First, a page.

Friday, December 26, 2008

Hard Disk Drive (HDD)

A hard disk drive (HDD), commonly referred to as a hard drive, hard disk, or fixed disk drive, is a non-volatile storage device which stores digitally encoded data on rapidly rotating platters with magnetic surfaces. Strictly speaking, "drive" refers to a device distinct from its medium, such as a tape drive and its tape, or a floppy disk drive and its floppy disk. Early HDDs had removable media; however, an HDD today is typically a sealed unit (except for a filtered vent hole to equalize air pressure) with fixed media.

HDDs (introduced in 1956 as data storage for an IBM accounting computerwere originally developed for use with general purpose computers. In the 21st century, applications for HDDs have expanded to include digital video recorders, digital audio players, personal digital assistants, digital cameras and video game consoles. In 2005 the first mobile phones to include HDDs were introduced by Samsung and Nokia. The need for large-scale, reliable storage, independent of a particular device, led to the introduction of embedded systems such as RAID arrays, network attached storage (NAS) systems and storage area network (SAN) systems that provide efficient and reliable access to large volumes of data.

Form factor Width Largest capacity Platters (Max)
5.25″ FH 146 mm 47 GB[13] (1998) 14
5.25″ HH 146 mm 19.3 GB[14] (1998) 4
3.5″ 102 mm 1.5 TB[6] (2008) 5
2.5″ 69.9 mm 500 GB[16] (2008) 3
1.8″ (CE-ATA/ZIF) 54 mm 250 GB[17] (2008) 3
1.3″ 43 mm 40 GB[18] (2007) 1
1″ (CFII/ZIF/IDE-Flex) 42 mm 20 GB (2006) 1
0.85″ 24 mm 8 GB[19] (2004) 1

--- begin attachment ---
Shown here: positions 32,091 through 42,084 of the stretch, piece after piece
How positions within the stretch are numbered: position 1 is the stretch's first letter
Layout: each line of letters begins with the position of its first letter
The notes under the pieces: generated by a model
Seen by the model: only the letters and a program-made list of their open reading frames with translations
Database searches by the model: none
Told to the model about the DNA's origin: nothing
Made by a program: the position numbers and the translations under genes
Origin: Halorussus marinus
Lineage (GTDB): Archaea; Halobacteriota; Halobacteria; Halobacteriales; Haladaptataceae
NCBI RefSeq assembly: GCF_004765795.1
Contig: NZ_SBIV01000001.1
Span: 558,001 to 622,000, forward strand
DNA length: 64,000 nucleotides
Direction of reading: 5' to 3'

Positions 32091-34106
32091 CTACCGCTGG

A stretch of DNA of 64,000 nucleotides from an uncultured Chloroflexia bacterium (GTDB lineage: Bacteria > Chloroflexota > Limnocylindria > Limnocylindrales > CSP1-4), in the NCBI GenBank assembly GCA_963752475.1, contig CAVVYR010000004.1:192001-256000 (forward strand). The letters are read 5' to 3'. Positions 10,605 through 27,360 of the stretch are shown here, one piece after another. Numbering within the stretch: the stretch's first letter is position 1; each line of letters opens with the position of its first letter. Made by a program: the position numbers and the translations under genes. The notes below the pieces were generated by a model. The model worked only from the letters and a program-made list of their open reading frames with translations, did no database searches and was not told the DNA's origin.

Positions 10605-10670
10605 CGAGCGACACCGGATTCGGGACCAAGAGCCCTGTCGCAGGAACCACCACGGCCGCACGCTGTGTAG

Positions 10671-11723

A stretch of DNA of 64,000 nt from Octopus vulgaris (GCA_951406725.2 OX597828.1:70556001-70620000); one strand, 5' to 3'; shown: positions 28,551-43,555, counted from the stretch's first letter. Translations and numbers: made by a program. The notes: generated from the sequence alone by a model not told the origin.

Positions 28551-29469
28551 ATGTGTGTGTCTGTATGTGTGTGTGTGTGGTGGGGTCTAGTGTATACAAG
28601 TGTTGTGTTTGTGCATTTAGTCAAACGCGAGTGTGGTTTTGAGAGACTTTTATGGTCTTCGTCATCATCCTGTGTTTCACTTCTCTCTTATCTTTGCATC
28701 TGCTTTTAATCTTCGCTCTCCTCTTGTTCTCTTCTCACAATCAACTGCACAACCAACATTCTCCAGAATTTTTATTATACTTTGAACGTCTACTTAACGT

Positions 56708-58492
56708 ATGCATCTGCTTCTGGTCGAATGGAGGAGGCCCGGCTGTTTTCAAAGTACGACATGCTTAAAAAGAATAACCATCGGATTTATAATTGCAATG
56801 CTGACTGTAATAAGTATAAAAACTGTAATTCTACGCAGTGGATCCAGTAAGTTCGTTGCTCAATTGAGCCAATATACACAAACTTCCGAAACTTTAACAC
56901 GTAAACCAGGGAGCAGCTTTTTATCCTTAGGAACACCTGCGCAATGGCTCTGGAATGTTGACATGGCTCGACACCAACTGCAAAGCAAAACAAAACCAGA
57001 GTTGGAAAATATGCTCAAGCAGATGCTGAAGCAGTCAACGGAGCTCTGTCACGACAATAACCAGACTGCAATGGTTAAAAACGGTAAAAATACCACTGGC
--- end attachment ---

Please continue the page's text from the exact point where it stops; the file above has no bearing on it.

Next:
IDE interface (PATA)

SATA Interface

Sunday, December 21, 2008

VOIP (Voice Over Internet Protocol )


Voice over Internet Protocol (VoIP) is a general term for a family of transmission technologies for delivery of voice communications over the Internet or other packet-switched networks. Other terms frequently encountered and synonymous with VoIP are IP telephony and Internet telephony, as well as voice over broadband, broadband telephony, and broadband phone, when the network connectivity is available over broadband Internet access.

VoIP systems usually interface with the traditional public switched telephone network (PSTN) to allow for transparent phone communications worldwide.

VoIP can be a benefit for reducing communication and infrastructure costs by routing phone calls over existing data networks and avoiding duplicate network systems. Skype and Vonage are notable service provider examples that have achieved widespread user and customer acceptance and market penetration.

Voice-over-IP systems carry telephony speech as digital audio, typically reduced in data rate using speech data compression techniques, packetized in small units of typically tens of milliseconds of speech, and encapsulated in a packet stream over IP.